Creativity is like a growing plant. A writer must nurture it, water it every day, and fertilize it with a balance of ideas from many sources. If you do this, it will grow.
But what about acts of nature that sabotage your garden? What about the hailstorm of the loss of a job, or the flood the death a loved one may cause, or even the sunshine drought of visiting relatives preventing the proper care of your creativity?
My latest manuscript suffered a few acts of nature this year, and like one of those misshapen cucumbers that starts out fat and juicy at the stem end and tapers down to a shriveled, moldy blossom end, the manuscript has become inedible.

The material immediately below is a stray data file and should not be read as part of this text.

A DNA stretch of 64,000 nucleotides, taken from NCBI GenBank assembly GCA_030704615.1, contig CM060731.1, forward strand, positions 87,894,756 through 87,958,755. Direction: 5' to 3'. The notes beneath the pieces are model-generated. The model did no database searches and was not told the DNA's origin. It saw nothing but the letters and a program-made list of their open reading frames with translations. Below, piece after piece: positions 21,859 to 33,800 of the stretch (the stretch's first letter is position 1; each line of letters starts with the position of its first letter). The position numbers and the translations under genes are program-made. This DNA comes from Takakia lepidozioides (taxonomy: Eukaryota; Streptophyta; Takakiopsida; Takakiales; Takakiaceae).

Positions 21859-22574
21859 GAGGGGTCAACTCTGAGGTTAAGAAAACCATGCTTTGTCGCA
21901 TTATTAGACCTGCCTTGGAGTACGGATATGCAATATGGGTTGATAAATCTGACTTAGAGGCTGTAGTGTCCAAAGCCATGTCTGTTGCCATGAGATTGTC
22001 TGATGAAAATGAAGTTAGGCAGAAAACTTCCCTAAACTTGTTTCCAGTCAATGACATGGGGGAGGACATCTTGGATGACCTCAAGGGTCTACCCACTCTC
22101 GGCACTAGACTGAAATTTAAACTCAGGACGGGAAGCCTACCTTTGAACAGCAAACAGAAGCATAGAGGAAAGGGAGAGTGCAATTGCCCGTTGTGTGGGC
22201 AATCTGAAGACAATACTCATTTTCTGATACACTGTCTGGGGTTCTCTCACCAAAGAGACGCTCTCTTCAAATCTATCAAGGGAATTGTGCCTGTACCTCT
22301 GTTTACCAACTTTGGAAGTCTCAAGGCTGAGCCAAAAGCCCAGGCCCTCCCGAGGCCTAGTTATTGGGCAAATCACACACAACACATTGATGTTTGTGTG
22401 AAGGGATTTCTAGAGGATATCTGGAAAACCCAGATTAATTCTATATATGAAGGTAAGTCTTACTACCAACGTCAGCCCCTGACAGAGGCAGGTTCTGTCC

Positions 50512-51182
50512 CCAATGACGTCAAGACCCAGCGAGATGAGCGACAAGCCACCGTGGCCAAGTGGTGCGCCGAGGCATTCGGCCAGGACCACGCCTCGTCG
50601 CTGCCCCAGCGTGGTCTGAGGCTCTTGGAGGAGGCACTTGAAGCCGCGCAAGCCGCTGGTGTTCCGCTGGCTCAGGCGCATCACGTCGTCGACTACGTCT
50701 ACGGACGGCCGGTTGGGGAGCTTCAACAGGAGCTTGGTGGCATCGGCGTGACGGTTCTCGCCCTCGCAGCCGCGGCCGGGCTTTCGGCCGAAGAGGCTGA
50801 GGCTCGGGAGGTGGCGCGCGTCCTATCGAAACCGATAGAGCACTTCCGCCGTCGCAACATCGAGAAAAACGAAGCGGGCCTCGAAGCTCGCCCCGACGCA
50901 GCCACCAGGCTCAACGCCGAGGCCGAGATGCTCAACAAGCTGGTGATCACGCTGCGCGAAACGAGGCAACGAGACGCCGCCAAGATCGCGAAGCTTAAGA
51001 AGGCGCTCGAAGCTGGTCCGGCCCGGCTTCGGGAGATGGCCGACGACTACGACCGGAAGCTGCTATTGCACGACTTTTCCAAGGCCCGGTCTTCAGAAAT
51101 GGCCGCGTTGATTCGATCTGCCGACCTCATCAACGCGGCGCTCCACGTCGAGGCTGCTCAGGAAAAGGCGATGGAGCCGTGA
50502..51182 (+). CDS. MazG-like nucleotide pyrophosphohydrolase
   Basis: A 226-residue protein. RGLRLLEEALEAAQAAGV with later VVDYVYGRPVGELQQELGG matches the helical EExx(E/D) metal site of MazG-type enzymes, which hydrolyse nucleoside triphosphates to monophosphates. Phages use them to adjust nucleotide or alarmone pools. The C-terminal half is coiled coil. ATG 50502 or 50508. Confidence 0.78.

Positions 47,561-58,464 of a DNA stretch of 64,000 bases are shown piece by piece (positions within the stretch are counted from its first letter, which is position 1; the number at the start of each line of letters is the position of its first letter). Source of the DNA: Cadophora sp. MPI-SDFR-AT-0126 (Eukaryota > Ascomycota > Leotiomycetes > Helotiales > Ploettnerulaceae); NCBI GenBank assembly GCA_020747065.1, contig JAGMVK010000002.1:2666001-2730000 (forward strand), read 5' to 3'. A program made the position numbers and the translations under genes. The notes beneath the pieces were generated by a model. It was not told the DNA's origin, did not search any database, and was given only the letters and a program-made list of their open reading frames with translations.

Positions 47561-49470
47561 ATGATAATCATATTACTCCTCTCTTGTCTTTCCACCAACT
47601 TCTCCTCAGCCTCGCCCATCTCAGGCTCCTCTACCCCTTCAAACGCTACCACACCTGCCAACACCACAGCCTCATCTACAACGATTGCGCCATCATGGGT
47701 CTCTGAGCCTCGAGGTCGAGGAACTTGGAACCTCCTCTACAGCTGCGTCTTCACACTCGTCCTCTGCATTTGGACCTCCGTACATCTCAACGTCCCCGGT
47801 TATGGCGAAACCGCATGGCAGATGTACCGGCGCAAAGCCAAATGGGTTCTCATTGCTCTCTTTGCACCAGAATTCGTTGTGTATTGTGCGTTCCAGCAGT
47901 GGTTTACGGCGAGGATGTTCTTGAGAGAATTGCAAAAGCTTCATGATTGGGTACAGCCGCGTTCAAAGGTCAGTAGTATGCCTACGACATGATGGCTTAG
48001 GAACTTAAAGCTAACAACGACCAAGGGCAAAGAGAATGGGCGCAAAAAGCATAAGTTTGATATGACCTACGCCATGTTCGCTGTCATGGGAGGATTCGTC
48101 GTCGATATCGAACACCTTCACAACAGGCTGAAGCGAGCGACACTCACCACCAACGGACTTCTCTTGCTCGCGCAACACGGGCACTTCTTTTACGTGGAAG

So I have decided the best thing to do is pluck the fruit and discard it before it sucks the energy from a plant that could produce more cukes. My writer friends have been like pollinating bees, and a new fruit has set in my mind, swelling with potential. Much as I might want to find a way to use the old manuscript, the best course of action is to redirect my creative energy. It is sad and exciting at the same time.
Have you ever had an act of nature sabotage your creativity? Were you able to save your fruit? Or did you find it best to put your creative energy elsewhere?